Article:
Taking Kids Ever Upward With the Young Eagles Program

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EAAMain
Ten-year-old Erin stands with the plane she had the opportunity to “pilot” through a local EAA Young Eagles program. Images: Rick Tate

As a parent, I have developed a type of Spidey-sense when it comes to my kids’ safety. If somebody offered me a chance to fly a small aircraft for a few minutes for free, I would jump at the chance without hesitation.

If that same person asked if my 10-year-old wants to try her hand and flying, that would be a different story. Oh, there is so much that could go wrong.

Yet, a short free flight is what my daughter was offered this weekend from the Experimental Aircraft Association’s (EAA) Young Eagles program. I had to let go of my apprehensions, and let her try this. I’m so glad I did.

I first learned of the program a couple of months ago, when I got to speak with War Eagles Air Museum director Bob Dockendorf for a story on the museum I was working on for an area publication. He stressed to me the importance of connecting with younger generations, and getting them not only interested in the history of aviation, but in being part of its future.

The museum is a base for the area EAA Young Eagles program, created in 1992 to give youth age 8 to 17 a chance to fly in a general aviation planes. The program itself is headquartered in Oshkosh, Wisconsin, and has flown more than 2 million kids and teens throughout the United States in the past 25 years. The area chapter is still new in comparison, and got its start during one of the past visits to the museum from a Ford Tri-Motor plane.

“The chapter was created about three years ago, and since then around 300 children have been given their first flying experience in small airplanes,” Dockendorf told me. “These EAA pilots volunteer their time, their airplanes and the cost of their fuel to help attract young aviators.”

Since the time I talked to him, my husband has been volunteering a couple of hours on Saturday at the museum, and took my daughter for her free flight experience with the local EAA Chapter, 1570.

It was estimated about 90 kids participated in the program on the morning my daughter flew. That’s quite a bit of kids in the air in one day.

It was a simple thing to do. My husband had to sign a waiver, of course, in the slim chance anything went, wrong (something that is always nerve-racking for any parent) but the volunteer pilots were friendly, experienced, and good at making young flyers feel at ease and confident in the air.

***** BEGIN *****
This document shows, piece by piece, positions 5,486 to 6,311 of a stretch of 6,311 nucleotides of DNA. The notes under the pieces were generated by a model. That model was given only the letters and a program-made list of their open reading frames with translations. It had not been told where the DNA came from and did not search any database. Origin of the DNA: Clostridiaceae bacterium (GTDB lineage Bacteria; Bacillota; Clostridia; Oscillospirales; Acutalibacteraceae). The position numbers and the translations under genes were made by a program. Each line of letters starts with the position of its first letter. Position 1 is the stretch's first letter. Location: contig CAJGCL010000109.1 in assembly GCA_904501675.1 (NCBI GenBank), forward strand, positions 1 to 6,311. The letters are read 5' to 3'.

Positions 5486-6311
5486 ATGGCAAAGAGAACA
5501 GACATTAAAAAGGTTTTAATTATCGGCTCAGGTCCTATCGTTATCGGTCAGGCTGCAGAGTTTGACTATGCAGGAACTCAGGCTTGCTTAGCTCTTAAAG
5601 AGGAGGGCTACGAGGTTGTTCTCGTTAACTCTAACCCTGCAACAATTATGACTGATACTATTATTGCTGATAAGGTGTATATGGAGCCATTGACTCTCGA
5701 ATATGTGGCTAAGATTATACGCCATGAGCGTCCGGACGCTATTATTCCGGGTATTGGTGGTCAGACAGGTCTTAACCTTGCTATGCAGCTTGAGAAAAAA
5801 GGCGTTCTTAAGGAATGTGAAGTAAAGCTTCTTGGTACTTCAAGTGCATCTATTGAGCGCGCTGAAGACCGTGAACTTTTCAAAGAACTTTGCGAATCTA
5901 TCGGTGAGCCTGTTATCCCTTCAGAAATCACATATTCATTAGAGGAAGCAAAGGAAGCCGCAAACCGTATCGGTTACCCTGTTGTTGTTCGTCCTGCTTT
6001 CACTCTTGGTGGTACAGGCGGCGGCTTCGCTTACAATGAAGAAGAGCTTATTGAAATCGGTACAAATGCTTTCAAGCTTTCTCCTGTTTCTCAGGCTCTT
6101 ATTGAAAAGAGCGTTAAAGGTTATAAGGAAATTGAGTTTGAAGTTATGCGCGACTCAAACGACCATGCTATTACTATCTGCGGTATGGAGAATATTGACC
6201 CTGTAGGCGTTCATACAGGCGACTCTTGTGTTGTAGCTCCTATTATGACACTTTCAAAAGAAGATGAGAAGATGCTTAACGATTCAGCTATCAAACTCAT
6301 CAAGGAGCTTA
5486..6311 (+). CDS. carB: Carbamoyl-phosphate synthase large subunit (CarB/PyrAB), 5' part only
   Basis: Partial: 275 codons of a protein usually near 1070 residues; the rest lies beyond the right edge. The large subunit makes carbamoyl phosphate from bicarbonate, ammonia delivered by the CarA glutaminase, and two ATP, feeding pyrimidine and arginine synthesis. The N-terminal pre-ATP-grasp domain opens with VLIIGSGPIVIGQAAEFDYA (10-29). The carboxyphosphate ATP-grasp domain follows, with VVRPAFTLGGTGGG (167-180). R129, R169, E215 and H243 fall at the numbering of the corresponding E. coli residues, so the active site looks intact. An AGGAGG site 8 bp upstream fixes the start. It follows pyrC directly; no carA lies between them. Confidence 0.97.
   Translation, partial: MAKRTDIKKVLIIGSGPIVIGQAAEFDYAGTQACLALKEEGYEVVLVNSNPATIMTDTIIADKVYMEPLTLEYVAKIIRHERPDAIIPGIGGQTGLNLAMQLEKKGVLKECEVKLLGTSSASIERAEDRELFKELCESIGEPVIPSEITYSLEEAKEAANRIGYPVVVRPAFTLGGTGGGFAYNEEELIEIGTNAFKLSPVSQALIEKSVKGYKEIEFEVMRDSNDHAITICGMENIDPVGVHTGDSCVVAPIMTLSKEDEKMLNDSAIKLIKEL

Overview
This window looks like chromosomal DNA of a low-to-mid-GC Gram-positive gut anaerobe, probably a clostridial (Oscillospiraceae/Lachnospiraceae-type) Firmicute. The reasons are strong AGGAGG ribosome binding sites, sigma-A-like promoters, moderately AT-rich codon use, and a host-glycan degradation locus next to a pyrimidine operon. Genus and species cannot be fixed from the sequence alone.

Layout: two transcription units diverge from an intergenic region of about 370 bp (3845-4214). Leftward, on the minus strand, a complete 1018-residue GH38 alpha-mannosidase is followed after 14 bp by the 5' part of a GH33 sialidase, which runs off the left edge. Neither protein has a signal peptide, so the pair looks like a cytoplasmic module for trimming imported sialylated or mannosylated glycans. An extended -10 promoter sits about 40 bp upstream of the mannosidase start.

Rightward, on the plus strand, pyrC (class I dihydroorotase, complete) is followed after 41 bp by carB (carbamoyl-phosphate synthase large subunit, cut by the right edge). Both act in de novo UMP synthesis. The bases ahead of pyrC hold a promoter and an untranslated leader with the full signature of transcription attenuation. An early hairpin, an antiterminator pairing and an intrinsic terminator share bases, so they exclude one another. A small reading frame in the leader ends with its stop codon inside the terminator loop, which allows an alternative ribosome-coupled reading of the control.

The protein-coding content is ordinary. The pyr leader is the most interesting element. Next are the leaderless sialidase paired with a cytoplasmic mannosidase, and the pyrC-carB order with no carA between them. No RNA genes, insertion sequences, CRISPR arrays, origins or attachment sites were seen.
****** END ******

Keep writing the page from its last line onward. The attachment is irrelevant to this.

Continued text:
Before and After
Erin awaiting her turn in the air, and getting her logbook filled out with the help of an EAA volunteer pilot.

When it was her turn, our daughter teamed up with her pilot, Andy. He showed her the plane she would fly in — a bright red Czechoslovakian-made Aeropro model — and then he took her up for a brief 20-minute flight. During the flight, he gave her an overview of the basics of flying a small aircraft, and let her take the controls for short time.

She told me at first she was little scared, because she thought she was going to “fly it into the ground,” but the pilot was right there in case anything went wrong. Nothing did. In the end, she had blast, and got to tell he school friends on Monday, “I flew a plane. What did you do this weekend?”

At the end of her flight, she was given a certificate of completion, and her name was entered in the World’s Largest Logbook at the EAA’s museum in Wisconsin. Her pilot filled in the first entry for her own personal logbook, indicating the date and duration of her flight, and give her a code to enter for a free EAA student membership, which includes access to the online Sporty’s Learn to Fly Course, should she decide to learn more about the aviation craft.

For many kids, this flying experience can mean helping them discover a skill and passion that may lead to a future as pilot. There are also several programs beyond the free flights. EAA hosts aviation camps, online flight simulator instructions, internships, and provides Flight Test STEM resources for parents and teachers.

EAAstuff
Young flyers get a certificate and their own personal log book after completing their first flight. They also get a copy of the “Aviore” comic created by EAA with help from the Stan Lee Foundation.

One of the items my daughter brought home was a comic book featuring superhero Aviore, part of the AirVenture 2017 concept introduced by EAA and the Stan Lee Foundation. This helps the Young Eagles spread their message with software such as flight simulators, paper airplanes, and “personal appearances” from Aviore at EAA events.

AirandGround
As nervous as you can be about your kid up in the air without you (insert), she made it back safe and sound, and ready to fly again.

The Young Eagles program has so far awarded more than $30,000 in scholarships to young adults who, through the program who have gained the desire to pursue aviation as a career.

“There are some big career opportunities out there in aviation today,” Dockendorf said. “There’s a growing need for more people in aviation today.”

Maybe, someday, my daughter will be among that new generation of pilots taking to the skies.

To find a list of program locations, visit the EAA website or Facebook page.

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